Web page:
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Your biggest ISA questions answered

How many ISAs can you have? Are they risky? We've got the answers to these and other burning questions about ISAs.

07 September 2017Andre Spiteri 4 min read

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ISAs are relatively easy to open. They have great tax advantages. And they don’t require you to spend a lot of admin time. But they can seem pretty confusing at first, and there are a lot of misconceptions about them. So we've rounded up the answers to your biggest ISA questions right here.

Can I have more than one ISA?

One of the most common ISA myths is that you can only have one ISA at a time. It’s true that you can’t open multiple ISAs of the same type – you can only invest into one cash ISA at a time, for example.

But you can split your yearly ISA allowance across the different types of ISA.

This means you could open one cash ISA, one stocks and shares ISA, and one innovative finance ISA in the same year. You can also have a Lifetime ISA at the same time (but you can only have one of these in your lifetime).

Every tax year, you receive a new ISA allowance. This is the maximum amount of money you can pay into an ISA in that year without being taxed on the interest. In 2017/18, the ISA allowance is £20,000. This allowance remains the same no matter how many ISA’s you are contributing into. So for example, if you pay £3,000 into a cash ISA, you’ll have another £17,000 you can invest in other ISAs.

You can also keep your old ISA accounts alongside any new ones you open. But, you won’t be able to pay into them. They become ‘inactive’. When the new tax year starts you can choose to either: keep your current ISA active, or you can make your ISA inactive and open a new one.

Do I have to split my allowance equally between my ISAs?

Before 2015, you could only split your allowance in half. If you wanted more than one type of ISA you could only do so by putting half of your allowance in a cash ISA and half of it in a stocks and shares ISA.

However, this has now changed, which means you can divide your allowance in any proportion you like.

There are two limitations to the rule on splitting your allowance:

  • you can only open one cash ISA, one stocks and shares ISA and one lifetime ISA each tax year

  • you can only put up to £4,000 a year in a lifetime ISA.

Will I be able to access the money I save in an ISA?

Some ISAs do tie your money up for a significant period of time. However, others are pretty flexible.

If you’re after flexibility, variable rate cash ISAs don’t tend to have a minimum commitment. This means you can keep your money in one for as long - or as little - as you like. These also allow you to take out some of the money from your ISA and put it back in without affecting its tax-free status.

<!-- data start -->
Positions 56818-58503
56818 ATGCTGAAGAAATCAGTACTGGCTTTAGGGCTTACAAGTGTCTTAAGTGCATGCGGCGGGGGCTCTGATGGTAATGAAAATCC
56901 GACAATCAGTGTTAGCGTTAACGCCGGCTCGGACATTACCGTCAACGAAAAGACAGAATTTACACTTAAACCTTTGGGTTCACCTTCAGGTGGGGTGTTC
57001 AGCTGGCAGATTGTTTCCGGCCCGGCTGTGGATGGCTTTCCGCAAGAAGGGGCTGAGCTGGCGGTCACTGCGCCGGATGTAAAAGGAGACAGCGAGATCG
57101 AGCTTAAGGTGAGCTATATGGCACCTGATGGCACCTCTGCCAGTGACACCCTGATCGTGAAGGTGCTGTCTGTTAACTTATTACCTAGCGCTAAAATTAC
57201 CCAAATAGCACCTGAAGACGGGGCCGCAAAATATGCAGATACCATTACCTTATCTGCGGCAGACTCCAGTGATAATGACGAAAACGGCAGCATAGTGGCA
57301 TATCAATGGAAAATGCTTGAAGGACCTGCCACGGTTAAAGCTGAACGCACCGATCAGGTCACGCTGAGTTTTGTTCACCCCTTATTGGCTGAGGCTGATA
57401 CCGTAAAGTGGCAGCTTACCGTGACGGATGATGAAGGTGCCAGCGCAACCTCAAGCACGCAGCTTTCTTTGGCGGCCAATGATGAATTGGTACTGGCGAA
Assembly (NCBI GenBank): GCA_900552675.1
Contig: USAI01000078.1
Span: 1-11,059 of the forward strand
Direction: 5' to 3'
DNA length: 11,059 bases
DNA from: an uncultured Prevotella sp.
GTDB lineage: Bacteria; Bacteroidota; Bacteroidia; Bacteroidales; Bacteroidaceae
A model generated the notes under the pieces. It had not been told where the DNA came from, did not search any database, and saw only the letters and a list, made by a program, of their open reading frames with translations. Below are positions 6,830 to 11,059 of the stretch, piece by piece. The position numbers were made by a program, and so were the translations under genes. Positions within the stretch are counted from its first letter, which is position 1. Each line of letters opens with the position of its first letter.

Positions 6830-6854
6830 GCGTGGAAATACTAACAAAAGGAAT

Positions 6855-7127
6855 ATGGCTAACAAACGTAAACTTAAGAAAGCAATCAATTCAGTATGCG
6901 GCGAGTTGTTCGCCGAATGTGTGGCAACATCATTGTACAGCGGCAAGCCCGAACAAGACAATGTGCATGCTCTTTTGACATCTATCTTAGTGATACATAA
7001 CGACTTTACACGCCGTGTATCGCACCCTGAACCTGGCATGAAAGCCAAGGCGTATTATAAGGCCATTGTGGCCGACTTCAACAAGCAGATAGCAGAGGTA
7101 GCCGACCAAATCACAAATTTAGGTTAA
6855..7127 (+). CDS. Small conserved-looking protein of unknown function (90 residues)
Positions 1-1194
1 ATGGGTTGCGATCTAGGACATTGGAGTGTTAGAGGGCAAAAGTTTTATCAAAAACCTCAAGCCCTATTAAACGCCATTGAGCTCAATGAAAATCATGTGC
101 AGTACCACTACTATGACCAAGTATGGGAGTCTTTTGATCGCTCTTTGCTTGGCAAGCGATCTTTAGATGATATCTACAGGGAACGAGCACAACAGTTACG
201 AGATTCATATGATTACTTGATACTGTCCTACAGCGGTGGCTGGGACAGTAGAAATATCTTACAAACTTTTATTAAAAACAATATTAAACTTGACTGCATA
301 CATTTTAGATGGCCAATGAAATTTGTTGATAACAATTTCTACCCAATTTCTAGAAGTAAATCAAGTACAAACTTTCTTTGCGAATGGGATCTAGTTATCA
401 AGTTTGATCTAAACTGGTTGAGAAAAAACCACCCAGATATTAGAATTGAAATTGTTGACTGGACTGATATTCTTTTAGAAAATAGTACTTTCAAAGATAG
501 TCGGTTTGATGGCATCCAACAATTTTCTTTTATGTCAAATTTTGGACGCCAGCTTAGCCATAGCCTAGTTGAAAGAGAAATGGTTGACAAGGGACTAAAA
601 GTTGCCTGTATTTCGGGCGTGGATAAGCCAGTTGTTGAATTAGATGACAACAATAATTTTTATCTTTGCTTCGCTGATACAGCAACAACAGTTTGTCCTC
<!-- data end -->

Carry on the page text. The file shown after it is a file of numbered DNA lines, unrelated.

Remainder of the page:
On the other hand, fixed-rate cash ISAs will typically require you to tie your money up for a set amount of time. If you decide to cut the term short, you usually have to pay a penalty. But ISAs that tie your money up for longer do tend to have higher interest rates.

Stocks and shares ISAs don’t usually have a minimum commitment, which means you can take your money out at any point. That said, your money has to be converted back into cash before it can be withdrawn. This can take some time.

How risky are ISAs?

When it comes to investing, ‘risk’ is how likely you are to lose money.

How risky an ISA is depends on the type of ISA and your attitude to risk.

Different kinds of ISA carry different levels of risk. Cash ISAs are as safe as any other bank account. Your money isn’t invested, instead it’s just held entirely in cash. Your money is also covered by the Financial Services Compensation Scheme. So, if your ISA provider goes bankrupt, you’re guaranteed to get your money back, up to £85,000.

Stocks and shares ISAs are riskier, because your money is invested. With any investment there’s an element of risk involved. You might make money, but you could also lose money.

With an ISA you can also adjust the level of risk depending on how you feel about risk. You can choose to make ‘cautious’, ‘balanced’ or more ‘adventurous’ investments. Even with 'cautious' investments the value of your stocks and shares are likely to go up and down from time to time. For this reason, stocks and shares ISAs are best for long-term savings goals (goals you want to achieve in five years’ time or more). This gives your investments a chance to recover should they fall in value at some point.

Do I still need a personal pension plan if I have an ISA?

ISAs and personal pension plans have a similar concept. They’re both a type of savings account with tax benefits. And an investment-based ISA such as a stocks and shares ISA could potentially grow your savings as much as a pension plan in the long-term. However, personal pensions have benefits which ISAs don’t have:

  • The yearly tax-free pension allowance is higher than the yearly ISA allowance.

  • Besides tax-free interest, you also get tax back on all your contributions. This is paid at the highest rate of tax you pay, up to a maximum of 45%.

  • If you’re in a workplace pension scheme, your employer will also contribute to your pension plan. Currently, your employer must contribute an amount equivalent to at least 1% of your salary.

  • The earliest you can take out your pension is age 55. This means there’s no temptation to dip in early. An ISA can be a good way to supplement your personal pension plan. The yearly tax-free pension allowance is in addition to your yearly ISA allowance. By using both allowances as much as possible, you’ll maximise your tax savings.

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Written by Andre Spiteri

Financial Writer

Andre is a former lawyer turned award-winning finance writer.